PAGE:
The LMMA Network is a group of practitioners working to improve locally managed marine areas (LMMAs) in the Indo-Pacific by sharing knowledge and resources. Active for more than a decade, the network now involves hundreds of LMMA sites across seven countries: Fiji, Indonesia, Palau, Papua New Guinea, Philippines, Pohnpei, and Solomon Islands.

Practitioners in other world regions are starting to look to the LMMA Network for lessons and inspiration (“Creation of a Network of Locally Managed Marine Areas in the Western Indian Ocean”, MPA News 13:3). In this light, MPA News presents this new feature “LMMA Lessons”, drawing on the accumulated knowledge of LMMA practitioners.

Below is an excerpt from the 2009 report Coming Together: Sharing Lessons from the 2008 LMMA Network-wide Meeting Community Exchange, available at :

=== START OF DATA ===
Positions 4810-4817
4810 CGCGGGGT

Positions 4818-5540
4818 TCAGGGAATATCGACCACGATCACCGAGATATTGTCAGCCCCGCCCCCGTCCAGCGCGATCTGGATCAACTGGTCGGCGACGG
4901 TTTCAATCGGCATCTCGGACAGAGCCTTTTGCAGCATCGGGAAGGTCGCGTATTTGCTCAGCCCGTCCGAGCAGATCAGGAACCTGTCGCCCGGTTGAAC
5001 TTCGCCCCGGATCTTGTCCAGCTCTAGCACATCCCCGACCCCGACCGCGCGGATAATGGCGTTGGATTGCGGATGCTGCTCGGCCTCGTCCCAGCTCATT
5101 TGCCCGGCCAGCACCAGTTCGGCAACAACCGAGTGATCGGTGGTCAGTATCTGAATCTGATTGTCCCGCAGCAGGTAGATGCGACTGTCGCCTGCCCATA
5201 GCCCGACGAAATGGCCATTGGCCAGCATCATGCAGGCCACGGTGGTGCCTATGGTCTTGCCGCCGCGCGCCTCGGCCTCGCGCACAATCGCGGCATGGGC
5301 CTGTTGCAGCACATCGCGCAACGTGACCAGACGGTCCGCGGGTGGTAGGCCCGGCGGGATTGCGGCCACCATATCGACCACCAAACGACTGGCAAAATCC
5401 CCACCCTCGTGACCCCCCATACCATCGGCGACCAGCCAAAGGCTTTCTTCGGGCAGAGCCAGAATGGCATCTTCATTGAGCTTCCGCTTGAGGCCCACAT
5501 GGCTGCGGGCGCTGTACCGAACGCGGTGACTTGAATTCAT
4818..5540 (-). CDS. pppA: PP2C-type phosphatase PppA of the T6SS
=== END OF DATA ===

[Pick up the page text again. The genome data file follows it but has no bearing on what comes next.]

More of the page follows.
Keys to successful resource management planning:

  • Recognize “management planning” is not just for conservation goals. Communities have various issues outside of dwindling marine resources, such as health, sanitation, livelihoods, poverty, etc. Communities should discuss and incorporate these into their management plan.
  • Encourage community-wide participation in management planning – otherwise you risk having limited views in developing goals and objectives, and only a few individuals active in the implementation of the plan.
  • Recognize the different roles played in communities by different stakeholder groups – for example, elders, women, youth, teachers, etc. Planning should address each group’s concerns and activities within the marine areas.
  • Resource rules should be stated simply in a way that is understandable to everyone in the community.
  • Choose a location for the protected area where coral health is already good and where there are a lot of fishes. It is difficult to achieve timely and persuasive results with an area that is heavily damaged.
  • Ultimately, aim to have more than one protected area in each community. For example, having two protected areas – one temporary and one permanent – allows for one to be opened for food consumption on very special occasions, such as a death or traditional function in the village, while the permanent one stays closed.